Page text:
Random House, 1997
~~ Rick Bragg~~
Book Review by Augusta Russel Scattergood
Rick Bragg is a good ol’ boy from northeastern Alabama who just happens to be a Pulitzer Prize winning reporter for the New York Times. He claims in this book, which is part memoir, part history, he has written a story that “is important only to me and a few people . . . with my last name.”
But All Over But the Shoutin’ is a book that, on every page, reminds you of someone you know and love—or at the very least, somebody you heard about at the dinner table. Rick Bragg may be telling the story of his momma and his brothers and his daddy and his grandmother, but it’s a story you’ll swear you have heard before. It’s just that Rick Bragg tells it so much better.
The book moves from Florida to California to New Orleans and New York--and back and forth to the pineywoods of Alabama. Rick Bragg has lived a lot of places and knows a lot of stories. Some of them in the section “Lies to My Mother” are straight from his newspaper accounts, the headlines and the human interest stories.
Over his career, Bragg has written about sports for his local newspaper, first-hand accounts of the Susan Smith trial, and war stories from Haiti, to name a few. Interwoven into a mosaic of world news, Op Ed pieces and true confessions is his family’s personal history. Rick Bragg’s people become yours, and All Over But the Shoutin’ becomes a book you don’t dare put down.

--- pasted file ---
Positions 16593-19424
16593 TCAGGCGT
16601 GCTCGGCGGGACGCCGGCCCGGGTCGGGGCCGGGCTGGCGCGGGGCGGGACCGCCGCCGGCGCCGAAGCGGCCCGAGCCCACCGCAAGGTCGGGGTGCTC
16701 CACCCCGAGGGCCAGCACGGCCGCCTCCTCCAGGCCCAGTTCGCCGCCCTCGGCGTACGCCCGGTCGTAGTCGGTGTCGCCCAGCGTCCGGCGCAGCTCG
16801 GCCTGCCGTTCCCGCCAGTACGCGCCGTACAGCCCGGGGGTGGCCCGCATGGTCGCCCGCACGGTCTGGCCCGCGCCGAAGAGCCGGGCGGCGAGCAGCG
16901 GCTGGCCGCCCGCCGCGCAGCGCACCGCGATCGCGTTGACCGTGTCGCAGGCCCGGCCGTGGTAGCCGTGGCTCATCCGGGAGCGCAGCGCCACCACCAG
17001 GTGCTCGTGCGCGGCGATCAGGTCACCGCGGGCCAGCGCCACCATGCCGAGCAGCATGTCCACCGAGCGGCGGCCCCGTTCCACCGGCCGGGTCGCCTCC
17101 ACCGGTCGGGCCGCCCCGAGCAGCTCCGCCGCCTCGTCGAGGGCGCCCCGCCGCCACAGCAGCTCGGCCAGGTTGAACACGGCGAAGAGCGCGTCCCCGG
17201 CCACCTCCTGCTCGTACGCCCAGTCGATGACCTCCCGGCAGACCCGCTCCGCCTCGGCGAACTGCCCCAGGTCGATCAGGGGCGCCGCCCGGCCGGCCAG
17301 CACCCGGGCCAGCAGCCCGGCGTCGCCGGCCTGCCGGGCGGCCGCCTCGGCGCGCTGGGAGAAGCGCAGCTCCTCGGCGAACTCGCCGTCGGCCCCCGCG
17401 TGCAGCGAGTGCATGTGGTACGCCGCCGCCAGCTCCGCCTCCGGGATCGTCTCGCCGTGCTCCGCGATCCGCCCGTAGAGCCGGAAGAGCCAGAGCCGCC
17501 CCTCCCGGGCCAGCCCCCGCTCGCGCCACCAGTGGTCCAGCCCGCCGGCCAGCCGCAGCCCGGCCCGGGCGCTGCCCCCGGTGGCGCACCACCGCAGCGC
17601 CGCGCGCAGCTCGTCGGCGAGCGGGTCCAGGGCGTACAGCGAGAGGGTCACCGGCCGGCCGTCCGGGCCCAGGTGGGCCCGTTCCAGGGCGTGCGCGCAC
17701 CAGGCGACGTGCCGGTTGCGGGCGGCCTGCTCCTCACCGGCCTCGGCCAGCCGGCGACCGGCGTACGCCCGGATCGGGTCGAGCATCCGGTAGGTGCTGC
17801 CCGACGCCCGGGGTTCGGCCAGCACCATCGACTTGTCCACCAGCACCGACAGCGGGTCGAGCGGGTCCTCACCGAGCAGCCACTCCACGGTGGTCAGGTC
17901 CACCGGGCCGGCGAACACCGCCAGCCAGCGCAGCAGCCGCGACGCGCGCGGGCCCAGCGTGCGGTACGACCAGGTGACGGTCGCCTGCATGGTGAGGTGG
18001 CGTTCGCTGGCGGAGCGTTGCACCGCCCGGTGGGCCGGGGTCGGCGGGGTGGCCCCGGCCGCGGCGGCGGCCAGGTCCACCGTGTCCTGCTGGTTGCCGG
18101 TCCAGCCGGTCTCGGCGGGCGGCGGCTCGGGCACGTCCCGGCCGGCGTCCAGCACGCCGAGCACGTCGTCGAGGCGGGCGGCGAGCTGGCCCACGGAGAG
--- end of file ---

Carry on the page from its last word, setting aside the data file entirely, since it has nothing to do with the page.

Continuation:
The author doesn’t think of his book as a memoir; he calls it "a story of a handful of lives, in which one tall woman came off looking good and noble." He’s writing about his hardworking mother, but Rick Bragg is a natural born storyteller and his humor, his honest language, and all the people and places he’s known keep you reading.
Bragg claims to have written this book for his mother and for all the other dirt-poor people whose stories won’t ever be written and might not be remembered. But I suspect those of us with roots in the South will read it and remember a grandmother like his who listened to fiddle music on the radio or a brother who rode a motorcycle barefooted and fast.
Or perhaps we’ll just read the book for the glorious writing, the humor and the grace.
At the end of the book, when Bragg’s paid cash for a new house for his mother and remembered the times his grandmother comforted him in the dark of the night, you know All Over But the Shoutin’ is the kind of book you won’t soon forget. You’ll want to tell your friends about it and ask your grandmother for family stories.
Then you’ll wish you had Rick Bragg to write it all down.
Augusta Russel Scattergood grew up in the Mississippi Delta, but now makes her home way off in the East. Nevertheless, Southern roots go deep. Gusty is a monthly book review columnist for USADEEPSOUTH.COM.
Here's more about Southern writers and their books.
From the Charlottesville, Virginia, Daily Progress, comes this article by Liesel Nowak:
Authors cover peculiarities of the South~~Southern Family Sagas
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